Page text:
This volume documents the ethnographies of regionally distinct Dalit and tribal Christian communities, raising new arguments pertaining to the autonomy and distinct identity of these communities in adverse social set-ups.

Stressing upon the plurality of identities, the essays reject the idea of determining these exclusively on the basis of religion. They also chart the multiple levels of marginality experienced by both Dalit and tribal Christians and analyze how these groups negotiate their former religious faith and practices with Christianity.

The book is a response to the urgent need for such studies in social science writings brought to the fore by contemporary political challenges and struggles facing these communities in various parts of India.

Margins of Faith: Dalits and Tribal Christians in Eastern India

Margins of Faith: Dalits and Tribal Christians in Eastern India

Margins of faith: Dalits and tribal Christians in eastern India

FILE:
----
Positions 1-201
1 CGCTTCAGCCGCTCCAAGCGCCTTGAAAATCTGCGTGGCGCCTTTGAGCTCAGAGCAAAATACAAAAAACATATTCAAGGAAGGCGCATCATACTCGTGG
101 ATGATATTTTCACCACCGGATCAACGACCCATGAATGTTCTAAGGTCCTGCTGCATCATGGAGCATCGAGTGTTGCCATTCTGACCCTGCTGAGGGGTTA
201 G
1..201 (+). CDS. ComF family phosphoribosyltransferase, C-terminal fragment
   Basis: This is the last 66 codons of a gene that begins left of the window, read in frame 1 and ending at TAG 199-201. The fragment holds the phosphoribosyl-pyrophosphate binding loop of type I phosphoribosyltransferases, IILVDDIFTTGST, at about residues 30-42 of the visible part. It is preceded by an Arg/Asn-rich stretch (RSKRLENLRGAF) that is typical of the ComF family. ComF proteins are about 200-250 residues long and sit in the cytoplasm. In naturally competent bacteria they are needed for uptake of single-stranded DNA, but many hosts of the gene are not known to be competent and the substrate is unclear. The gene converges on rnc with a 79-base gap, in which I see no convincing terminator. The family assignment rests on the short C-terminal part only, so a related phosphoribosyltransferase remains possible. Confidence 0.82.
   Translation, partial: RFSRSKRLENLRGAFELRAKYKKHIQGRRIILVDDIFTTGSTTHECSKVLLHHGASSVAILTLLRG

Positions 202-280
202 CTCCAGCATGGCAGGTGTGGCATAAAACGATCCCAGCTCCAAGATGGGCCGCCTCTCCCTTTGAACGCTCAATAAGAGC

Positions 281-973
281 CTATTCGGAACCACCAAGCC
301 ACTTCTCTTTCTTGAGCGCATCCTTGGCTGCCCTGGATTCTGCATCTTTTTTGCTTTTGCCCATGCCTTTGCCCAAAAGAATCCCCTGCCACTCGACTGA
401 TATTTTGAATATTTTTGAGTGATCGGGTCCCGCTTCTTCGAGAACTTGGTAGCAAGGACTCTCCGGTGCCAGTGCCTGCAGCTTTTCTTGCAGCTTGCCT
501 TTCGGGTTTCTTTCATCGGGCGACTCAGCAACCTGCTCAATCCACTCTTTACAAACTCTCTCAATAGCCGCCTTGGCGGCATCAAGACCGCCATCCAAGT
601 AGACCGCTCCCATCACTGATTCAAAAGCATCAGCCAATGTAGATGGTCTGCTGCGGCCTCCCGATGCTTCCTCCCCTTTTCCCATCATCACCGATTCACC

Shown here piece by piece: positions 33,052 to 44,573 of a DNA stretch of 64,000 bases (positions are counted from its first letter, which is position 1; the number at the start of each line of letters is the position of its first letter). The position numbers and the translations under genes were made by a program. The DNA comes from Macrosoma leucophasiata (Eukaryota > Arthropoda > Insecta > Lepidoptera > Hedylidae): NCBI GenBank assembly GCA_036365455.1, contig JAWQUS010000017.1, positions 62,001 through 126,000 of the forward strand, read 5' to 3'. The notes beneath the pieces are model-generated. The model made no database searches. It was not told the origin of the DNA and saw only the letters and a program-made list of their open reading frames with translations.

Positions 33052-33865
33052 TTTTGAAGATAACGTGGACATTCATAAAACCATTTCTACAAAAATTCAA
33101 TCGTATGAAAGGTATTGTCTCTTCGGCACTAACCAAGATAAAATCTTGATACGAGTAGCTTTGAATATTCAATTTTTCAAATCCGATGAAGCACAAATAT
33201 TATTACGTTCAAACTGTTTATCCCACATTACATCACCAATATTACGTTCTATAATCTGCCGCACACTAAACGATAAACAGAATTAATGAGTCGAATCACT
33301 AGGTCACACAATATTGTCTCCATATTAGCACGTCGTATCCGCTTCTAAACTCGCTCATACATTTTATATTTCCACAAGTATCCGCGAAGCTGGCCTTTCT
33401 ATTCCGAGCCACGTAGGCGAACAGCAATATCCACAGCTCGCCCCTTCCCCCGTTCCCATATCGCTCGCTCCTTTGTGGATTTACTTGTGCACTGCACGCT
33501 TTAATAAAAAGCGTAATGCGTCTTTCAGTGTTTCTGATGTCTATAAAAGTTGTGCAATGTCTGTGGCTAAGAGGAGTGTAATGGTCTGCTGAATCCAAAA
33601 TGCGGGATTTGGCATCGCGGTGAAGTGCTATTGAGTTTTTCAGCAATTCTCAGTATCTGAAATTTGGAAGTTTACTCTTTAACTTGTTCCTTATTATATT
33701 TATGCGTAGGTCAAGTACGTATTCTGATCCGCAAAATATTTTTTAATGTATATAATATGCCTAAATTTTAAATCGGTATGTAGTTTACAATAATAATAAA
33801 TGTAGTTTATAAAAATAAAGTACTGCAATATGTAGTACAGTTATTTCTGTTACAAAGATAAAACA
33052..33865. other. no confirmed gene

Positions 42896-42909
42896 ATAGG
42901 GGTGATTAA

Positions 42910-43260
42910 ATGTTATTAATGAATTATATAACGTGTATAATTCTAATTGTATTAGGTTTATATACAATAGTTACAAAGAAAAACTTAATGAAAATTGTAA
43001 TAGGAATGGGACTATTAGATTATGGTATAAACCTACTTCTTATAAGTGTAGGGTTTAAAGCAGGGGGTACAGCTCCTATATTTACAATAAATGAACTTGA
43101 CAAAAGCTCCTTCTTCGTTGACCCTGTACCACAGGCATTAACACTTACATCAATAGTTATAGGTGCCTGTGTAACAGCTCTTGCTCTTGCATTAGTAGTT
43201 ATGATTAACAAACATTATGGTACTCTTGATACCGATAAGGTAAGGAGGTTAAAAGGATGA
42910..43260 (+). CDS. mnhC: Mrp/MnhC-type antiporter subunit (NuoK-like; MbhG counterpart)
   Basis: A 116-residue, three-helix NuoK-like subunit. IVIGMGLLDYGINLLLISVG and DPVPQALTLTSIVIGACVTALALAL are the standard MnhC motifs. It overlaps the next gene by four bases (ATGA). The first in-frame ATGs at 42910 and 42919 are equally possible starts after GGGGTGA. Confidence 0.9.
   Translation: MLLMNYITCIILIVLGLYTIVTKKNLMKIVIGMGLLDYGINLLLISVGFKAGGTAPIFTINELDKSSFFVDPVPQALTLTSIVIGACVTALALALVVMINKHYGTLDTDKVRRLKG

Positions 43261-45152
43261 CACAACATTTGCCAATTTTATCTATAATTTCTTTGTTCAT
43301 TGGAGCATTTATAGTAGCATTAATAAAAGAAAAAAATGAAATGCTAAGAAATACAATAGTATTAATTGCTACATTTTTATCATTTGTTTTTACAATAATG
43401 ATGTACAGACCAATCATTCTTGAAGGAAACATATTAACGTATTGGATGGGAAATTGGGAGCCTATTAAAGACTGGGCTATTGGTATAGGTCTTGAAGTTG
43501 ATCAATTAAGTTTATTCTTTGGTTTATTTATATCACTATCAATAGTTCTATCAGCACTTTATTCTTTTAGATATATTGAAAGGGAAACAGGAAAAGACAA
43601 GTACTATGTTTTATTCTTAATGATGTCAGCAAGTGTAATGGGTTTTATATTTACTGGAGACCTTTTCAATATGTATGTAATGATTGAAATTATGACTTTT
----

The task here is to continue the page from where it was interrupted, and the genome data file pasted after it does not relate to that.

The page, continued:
A discussion on the religious life of a society tends to assume that there are two types of religion: the ‘popular’ and the ‘elite’. Popular or folk religion is that of the masses, the pervasive beliefs, rituals and values of a society, whereas elite religion is that of the specialists, the learned or the clergy. Studies on the growth of Christianity in different cultural contexts have highlighted that Christianity, and Catholicism in particular, usually enmeshes with local cultures, appropriates local myths, compromises with local traditions and even borrows local beliefs and superstitions.

Most Christian communities in India have retained some or other of their pre-conversion culture and ...

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